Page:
Permafrost carbon release to have similar impact as deforestation
As permafrost soils thaw the greenhouse gases stored are likely to be released gradually and over a prolonged period of time, having a similar affect to topical deforestation, according to research from the US Geological Survey.
Permafrost soils contain twice as much carbon as there is currently in the atmosphere. As climate change has an impact and permafrost thaws the release of carbon dioxide and methane into the atmosphere increases. Temperatures in high-latitude regions of the Earth, where permafrost occurs, have risen 0.6C each decade during the last thirty years – twice as fast as the global average.
Two decades ago scientists thought that as the permafrost thawed it would create a ‘carbon bomb’ and accelerate climate change. However, the latest study suggests the release and changes will occur over a greater time period.
Co-author of the report and senior scientist at the US Geological Survey, David McGuire said, “Twenty years ago there was very little research about the possible rate of permafrost carbon release.
“In 2011, we assembled an international team of scientists into the Permafrost Carbon Network to synthesize existing research and answer the questions of how much permafrost carbon is out there, how vulnerable to decomposition it is once it’s thawed and what are the forms in which it’s released into the atmosphere.”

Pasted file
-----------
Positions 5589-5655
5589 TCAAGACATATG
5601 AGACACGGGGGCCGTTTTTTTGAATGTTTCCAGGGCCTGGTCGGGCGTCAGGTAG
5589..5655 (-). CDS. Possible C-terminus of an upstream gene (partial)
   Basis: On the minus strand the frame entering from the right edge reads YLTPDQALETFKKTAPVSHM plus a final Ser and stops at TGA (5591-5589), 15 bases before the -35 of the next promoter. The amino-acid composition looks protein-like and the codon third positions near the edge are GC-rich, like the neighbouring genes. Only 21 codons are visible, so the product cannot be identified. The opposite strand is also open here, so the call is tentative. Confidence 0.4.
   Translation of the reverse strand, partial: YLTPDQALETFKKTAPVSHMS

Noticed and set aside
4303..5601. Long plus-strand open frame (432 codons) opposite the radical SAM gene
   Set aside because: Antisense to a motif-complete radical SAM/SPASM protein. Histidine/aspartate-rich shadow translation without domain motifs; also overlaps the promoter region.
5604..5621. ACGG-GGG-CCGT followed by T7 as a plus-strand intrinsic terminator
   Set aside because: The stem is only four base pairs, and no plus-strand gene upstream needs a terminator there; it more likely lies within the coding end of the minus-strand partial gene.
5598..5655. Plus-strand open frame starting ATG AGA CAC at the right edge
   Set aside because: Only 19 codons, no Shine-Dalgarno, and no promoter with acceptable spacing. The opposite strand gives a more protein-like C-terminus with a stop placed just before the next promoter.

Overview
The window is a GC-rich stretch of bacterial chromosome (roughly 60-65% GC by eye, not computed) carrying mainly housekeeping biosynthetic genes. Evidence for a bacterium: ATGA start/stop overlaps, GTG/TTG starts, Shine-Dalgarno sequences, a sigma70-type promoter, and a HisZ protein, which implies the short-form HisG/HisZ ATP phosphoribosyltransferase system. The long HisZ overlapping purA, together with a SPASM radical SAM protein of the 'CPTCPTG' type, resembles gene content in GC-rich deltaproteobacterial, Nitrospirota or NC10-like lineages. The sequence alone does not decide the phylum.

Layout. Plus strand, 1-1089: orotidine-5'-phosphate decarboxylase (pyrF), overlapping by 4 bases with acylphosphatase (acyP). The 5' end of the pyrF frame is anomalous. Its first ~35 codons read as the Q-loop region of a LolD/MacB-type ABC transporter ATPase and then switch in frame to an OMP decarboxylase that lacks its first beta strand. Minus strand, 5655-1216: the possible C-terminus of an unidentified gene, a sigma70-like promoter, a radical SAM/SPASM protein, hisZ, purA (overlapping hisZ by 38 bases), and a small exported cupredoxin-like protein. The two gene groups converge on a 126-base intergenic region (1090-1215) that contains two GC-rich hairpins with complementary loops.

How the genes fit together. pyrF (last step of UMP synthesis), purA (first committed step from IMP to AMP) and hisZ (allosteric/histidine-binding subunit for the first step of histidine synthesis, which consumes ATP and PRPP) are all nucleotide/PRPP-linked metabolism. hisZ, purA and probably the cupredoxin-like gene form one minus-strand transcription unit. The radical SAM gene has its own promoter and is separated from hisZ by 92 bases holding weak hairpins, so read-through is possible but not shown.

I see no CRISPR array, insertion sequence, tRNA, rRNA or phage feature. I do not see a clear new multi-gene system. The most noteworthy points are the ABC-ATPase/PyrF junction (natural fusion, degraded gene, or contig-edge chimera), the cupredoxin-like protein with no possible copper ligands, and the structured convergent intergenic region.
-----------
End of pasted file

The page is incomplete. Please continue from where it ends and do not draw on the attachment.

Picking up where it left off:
McGuire explains that the findings do not match the view of a ‘carbon bomb’ but instead suggest that permafrost carbon will be released gradually, and the rate of release though 2100 is likely to be of the same order as the current rate of tropical deforestation in terms of its effects on the carbon cycle.
NASA scientists have also previously warned that that permafrost is warming even quicker than air temperatures. The scientists stated concerns that the permafrost’s melting would accelerate global warming and lead to unpredictable effects.
The US Geological Survey’s researchers note that the findings have implications for climate change models and the inclusion of permafrost carbon. They state that most climate modellers want to incorporate permafrost carbon feedback into their models but there are priorities and issues to consider.
McGuire added, “If society’s goal is to try to keep the rise in global temperatures under 2C and we haven’t taken permafrost carbon releases into account in terms of mitigation efforts, then we might underestimate that amount of mitigation effort required to reach that goal.”
Photo: Mike Beauregard
Register with Blue and Green
To leave a comment on this article, fill in your details below to register, alternatively if you are already registered you can login here